J.J. Abrams, you sneaky bastard. Once again you’ve thrown both film fans and the internet into a frenzy by keeping details of yet another Bad Robot production secret from others. It all began in 2007 with the first teaser for Cloverfield, which forced moviegoers into the theater to see what “thing” attacked New York City. Then in 2013, crowds had to follow the same process for Star Trek Into Darkness to find out whether or not Benedict Cumberbatch’s villain character was indeed Khan. Halfway through the first month of 2016, Abrams pulled the rug out in revealing the teaser for 10 Cloverfield Lane, a film he described as a spiritual successor to 2008’s Cloverfield.
For the two months between its initial reveal and theatrical release, 10 Cloverfield Lane blew up social media and IMDB message boards on how much the movie would tie to its blood relative predecessor. I must bring this up because it’s a bad move to go in expecting something similar to Cloverfield. Sans their titles sharing the same word, both movies are almost entirely different from one another in terms of their plot, characters, style, etc. Although I put Cloverfield on a high pedestal since I still consider it to be the best found footage movie of the last decade, 10 Cloverfield Lane still manages to live up to its mysterious hype in a different yet still meticulous fashion.
The movie starts with a bang where a woman named Michelle (Mary Elizabeth Winstead) gets involved in a serious car accident that renders her unconscious. When she wakes up, she finds herself chained to the wall in a room that’s revealed to be part of an underground bunker owned by Howard (John Goodman). He tells her he saved her life but forbids her from going outside because of atmospheric fallout from “an attack” he claims to have taken place. Also inhabiting the bunker is Emmet (John Gallagher Jr.), who trusts Howard that they’re safe underground. Michelle however believes otherwise and her opposition ignites a pressure cooker series of twists and turns that build up an engrossing mystery on if there is truly anything threatening outside.
One of the best aspects 10 Cloverfield Lane has going for it is the exceptional quality of the acting by the three leads. Winstead has consistently been one of the most terrific young actresses working today, and her performance as Michelle is one of the finest roles she’s had in her career. Her character is never one step behind anyone and has a lot of strong will in figuring out the mystery that lingers outside of the underground space she’s confined to. Gallagher is also solid in playing Emmet, who adds a delicate lightheartedness to the film’s tension with his easygoing personality that connects well with Michelle.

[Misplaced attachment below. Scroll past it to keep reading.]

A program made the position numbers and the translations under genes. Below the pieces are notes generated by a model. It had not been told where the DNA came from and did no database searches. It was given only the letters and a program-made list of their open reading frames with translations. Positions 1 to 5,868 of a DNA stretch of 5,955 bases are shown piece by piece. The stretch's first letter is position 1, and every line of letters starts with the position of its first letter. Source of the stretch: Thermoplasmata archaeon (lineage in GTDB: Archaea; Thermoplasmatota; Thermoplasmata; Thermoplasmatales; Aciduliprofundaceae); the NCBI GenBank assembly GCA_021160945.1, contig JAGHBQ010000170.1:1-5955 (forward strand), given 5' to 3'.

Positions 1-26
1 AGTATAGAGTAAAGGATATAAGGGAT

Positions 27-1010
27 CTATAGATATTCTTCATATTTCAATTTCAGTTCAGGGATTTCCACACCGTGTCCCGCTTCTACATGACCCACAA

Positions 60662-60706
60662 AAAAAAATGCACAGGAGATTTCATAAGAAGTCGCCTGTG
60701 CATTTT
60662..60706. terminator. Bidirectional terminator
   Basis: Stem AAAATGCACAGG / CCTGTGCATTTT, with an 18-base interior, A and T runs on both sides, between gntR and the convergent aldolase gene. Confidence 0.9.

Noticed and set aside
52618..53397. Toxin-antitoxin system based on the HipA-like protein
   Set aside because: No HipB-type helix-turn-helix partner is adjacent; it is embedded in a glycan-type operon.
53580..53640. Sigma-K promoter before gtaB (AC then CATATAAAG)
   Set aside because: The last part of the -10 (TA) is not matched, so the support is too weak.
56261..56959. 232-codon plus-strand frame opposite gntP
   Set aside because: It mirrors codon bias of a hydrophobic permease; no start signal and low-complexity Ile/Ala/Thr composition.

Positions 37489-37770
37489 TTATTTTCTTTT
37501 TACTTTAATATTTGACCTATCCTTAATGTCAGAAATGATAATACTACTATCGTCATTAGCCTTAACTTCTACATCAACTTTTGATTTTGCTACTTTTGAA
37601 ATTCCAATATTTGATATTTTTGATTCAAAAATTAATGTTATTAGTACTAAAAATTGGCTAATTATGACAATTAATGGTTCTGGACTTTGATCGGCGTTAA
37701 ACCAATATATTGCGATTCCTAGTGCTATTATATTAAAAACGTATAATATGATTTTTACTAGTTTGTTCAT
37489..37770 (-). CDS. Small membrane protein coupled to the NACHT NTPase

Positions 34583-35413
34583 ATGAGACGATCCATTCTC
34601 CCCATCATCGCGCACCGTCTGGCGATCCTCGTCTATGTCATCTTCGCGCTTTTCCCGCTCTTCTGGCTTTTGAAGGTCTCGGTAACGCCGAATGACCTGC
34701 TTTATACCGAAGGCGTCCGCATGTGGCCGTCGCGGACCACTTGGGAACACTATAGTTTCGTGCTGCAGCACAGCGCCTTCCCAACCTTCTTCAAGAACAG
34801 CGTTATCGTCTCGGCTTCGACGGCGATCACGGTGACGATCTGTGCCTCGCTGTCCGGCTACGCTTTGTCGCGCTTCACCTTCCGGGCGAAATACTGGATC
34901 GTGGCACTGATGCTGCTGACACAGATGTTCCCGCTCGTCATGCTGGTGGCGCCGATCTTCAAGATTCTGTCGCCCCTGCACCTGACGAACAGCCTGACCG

Amongst the trio, John Goodman is undoubtedly in a league of his own as Howard, the head of the household that can’t be entirely trusted. Goodman already doesn’t have to prove himself too much because he’s deservedly praised as one of the greatest character actors of our time, but to see him in this dark of a role was unforgettable to say the least. Most of his characters are either snarky, cynical, good-natured or sometimes a combination of the three, but Howard is anything but those aforementioned traits. The moment Goodman is introduced in the film, a strong sense of tension is exuded from his unsettling line delivery and that feeling remains in not being able to decipher whether or not his character’s intentions have well-meaning towards Michelle and Emmet.
The real MVP of this movie though is director Dan Trachtenberg, who has established himself as a name to be reckoned with amongst the Hollywood studios. His locked down shooting style of the action in the bunker is captivating for the claustrophobic spacing of the both the setting and tension that develops between the three leads. The suspense that Trachtenberg crafts in those scenes are ones that would ultimately make the great Alfred Hitchcock proud.
As thrilling as 10 Cloverfield Lane is, the film’s climax without spoiling anything significant will be a divider on how people will perceive the film as a whole. Based on the marketing, we’re already led to believe that there’s a surprise in store to completely shake up the plot. When that transition occurs it certainly delivers in the thrills category, but in the end will require a lot of time to process for how it goes about its shift in correlation to everything that was built up beforehand.
Like most Abrams productions these days, 10 Cloverfield Lane is difficult to review because of its marketing giving away so little of what happens. Based on what I’ve had to say above though, the movie is just as engaging an experience as it was seeing Cloverfield in theaters eight years ago. Knowing beforehand that the two movies share nothing more than just their title, 10 Cloverfield Lane will best be viewed for the amazingly acted, tense psychological thriller it is.